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Hardening ear wires

here is a couple of basic questions. I am new to silverworking
and have made several pairs of earrings with soldered on 24 guage
wires. I have tried working the wire to harden it by clamping one
end in a vise and pulling it through my fingers many times (I try
to really bend it and it does get quite hot) but can’t seem to
get it as stiff as wires on some of my wifes "store bought"
earrings. Any suggestions? I have also been making a bunch of
simple half round sterling wire rings. I am soldering with medium
solder,quenching and soaking 10 minutes or so in a diluted
sulphuric acid pickle, texturing with a hammer or a dapping
punch, polishing with a soft buff inside and out with red rouge,
then a cleaning with dish soap and if neccesary a little
scrubbing with a toothbrush and baking soda. The rings seem very
clean but I have had a couple complaints of green stains on
fingers after a day or so of wearing with a few of the rings (not
all?). I am doing all of this creating by the seat of my pants. I
am completely self taught and my only source of info is the
internet ( you folks and and Tim Mcrieght’s
book. any help with these problems would be greatly
appreciated.Thanks in advance. dave

PS Should I buy the “little torch”? It has been recomended by
some and it looks like it can solder in very tight spaces. I am
currently using a prestolite with the smallest tip. It works
great on general heating but is impossible on small jumprings on
a lobsterclaw. Any comments?

About the earwires:

Start with half-hard wire if you can. Full hard is even better.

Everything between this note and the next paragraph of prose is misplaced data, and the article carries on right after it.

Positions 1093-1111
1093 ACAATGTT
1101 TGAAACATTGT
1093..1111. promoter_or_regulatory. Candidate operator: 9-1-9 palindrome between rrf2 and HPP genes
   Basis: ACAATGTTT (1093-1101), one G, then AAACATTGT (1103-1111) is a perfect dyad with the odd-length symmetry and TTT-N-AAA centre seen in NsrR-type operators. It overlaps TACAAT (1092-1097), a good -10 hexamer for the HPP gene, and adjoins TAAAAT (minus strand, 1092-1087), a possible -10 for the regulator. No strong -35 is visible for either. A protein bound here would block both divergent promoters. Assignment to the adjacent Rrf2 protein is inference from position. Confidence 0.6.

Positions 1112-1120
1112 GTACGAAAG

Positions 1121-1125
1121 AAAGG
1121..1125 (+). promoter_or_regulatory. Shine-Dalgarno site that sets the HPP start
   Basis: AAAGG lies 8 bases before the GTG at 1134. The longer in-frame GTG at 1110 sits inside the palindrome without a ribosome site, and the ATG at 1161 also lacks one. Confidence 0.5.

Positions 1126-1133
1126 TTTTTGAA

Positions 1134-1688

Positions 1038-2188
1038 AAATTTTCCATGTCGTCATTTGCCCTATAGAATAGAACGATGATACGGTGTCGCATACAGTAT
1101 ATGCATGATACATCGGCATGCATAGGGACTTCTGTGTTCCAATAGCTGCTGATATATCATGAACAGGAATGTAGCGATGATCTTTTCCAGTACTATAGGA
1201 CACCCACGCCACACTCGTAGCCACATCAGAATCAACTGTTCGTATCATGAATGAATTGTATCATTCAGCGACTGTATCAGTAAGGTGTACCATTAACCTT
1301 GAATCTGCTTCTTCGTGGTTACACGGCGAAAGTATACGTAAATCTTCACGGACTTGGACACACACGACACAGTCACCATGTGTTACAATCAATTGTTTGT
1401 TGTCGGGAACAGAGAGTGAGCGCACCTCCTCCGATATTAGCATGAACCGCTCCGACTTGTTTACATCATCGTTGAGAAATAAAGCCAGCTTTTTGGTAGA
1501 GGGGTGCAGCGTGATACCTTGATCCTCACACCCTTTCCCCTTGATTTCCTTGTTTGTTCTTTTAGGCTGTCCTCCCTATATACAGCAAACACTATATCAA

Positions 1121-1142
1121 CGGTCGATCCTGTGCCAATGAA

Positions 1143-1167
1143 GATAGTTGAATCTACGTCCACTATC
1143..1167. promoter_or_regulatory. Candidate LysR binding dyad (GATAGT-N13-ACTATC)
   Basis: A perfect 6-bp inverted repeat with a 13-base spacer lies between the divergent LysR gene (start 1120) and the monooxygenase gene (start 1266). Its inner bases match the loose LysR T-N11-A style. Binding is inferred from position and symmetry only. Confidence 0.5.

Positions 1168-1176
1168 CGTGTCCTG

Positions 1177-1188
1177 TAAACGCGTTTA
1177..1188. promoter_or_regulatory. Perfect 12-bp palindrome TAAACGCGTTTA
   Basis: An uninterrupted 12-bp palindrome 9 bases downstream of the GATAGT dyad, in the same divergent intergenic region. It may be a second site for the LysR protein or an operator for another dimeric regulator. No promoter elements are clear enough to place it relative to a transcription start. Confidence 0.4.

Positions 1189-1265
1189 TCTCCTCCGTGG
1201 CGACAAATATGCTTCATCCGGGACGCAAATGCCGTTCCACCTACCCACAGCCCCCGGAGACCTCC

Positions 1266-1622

Sometimes working the metal gently with a rawhide mallet will
harden it. You might also flatten the wire around the curve to
give it strength.

I am actually using 20 guage wire not 24 as I stated in my last
post. dave

Hi there try clamping the wire in a vice and holding it tight
with a hand vise or similiar give it a few twists for stud
earrings I usually solder on then twist with a pin vise this
seems to fix the problem all the best Gerald.

            PH 64 3 4421288 FAX 64 3 4421488

trade site

I can solder silver jumprings with a Presto-Lite. Try adjusting
the pressure or holding the flame further away. The little torch
uses oxygen and so has a hotter flame. Marilyn Smith

much of the silver wire that you buy seems to be much softer
than many commercial ear wires. I have had limited succes with
heating silver and letting it cool very slowly. This can "temper"
the wire to make it a little harder. On some of my own homemade
ear wires I hammer the “u” bend a little flat on an anvil. It may
look a little different but it seems to work well. On your rings
you might try hard solder. Many of the med and easy alloys seem
to oxidize when in contact with skin. I have a little torch and
it seems to be a good overall torch. You can get very small
flames on up to quite large ones depending on which tip you use.
On some larger silver pieces you may need the #5 tip because
silver needs to be quite a bit hotter than gold. In some kits I
have seen for sale it is not included in it.

G’day, Davy; I suspect that your wife’s bought earrings have
wires made of either stainless steel, (often called surgical
steel) which is far harder than you will ever get sterling, or
perhaps they may be of nickel silver (doesn’t contain any silver)
which is also pretty hard. Instead of passing the wires through
your fingers, try making the wires a bit longer than necessary (I
make mine about 15mm) then grip the wire with pliers and twist
one way, then the other, perhaps more than once, and you will
find this makes them sufficiently hard. Then cut the wires to
10mm, round off the ends nicely, and I put a tiny nick all around
about 3mm from the end to help the butterflies (do you call them
clips, scrolls, perhaps?) hold properly - and there you are. Are
you using sterling for the rings that leave greenish stains? I
haven’ t heard of this happening with proper sterling. Sounds
to me as though there is too much copper in the metal. Hope
this helps. Cheers,

       / /    John Burgess, 
      / /
     / //\    @John_Burgess2
    / / \ \
   / (___) \

Try gripping the end of the wire in a pinvise or pliers and
twist it until just hard enough to serve your purpose. It doesn’t
take much.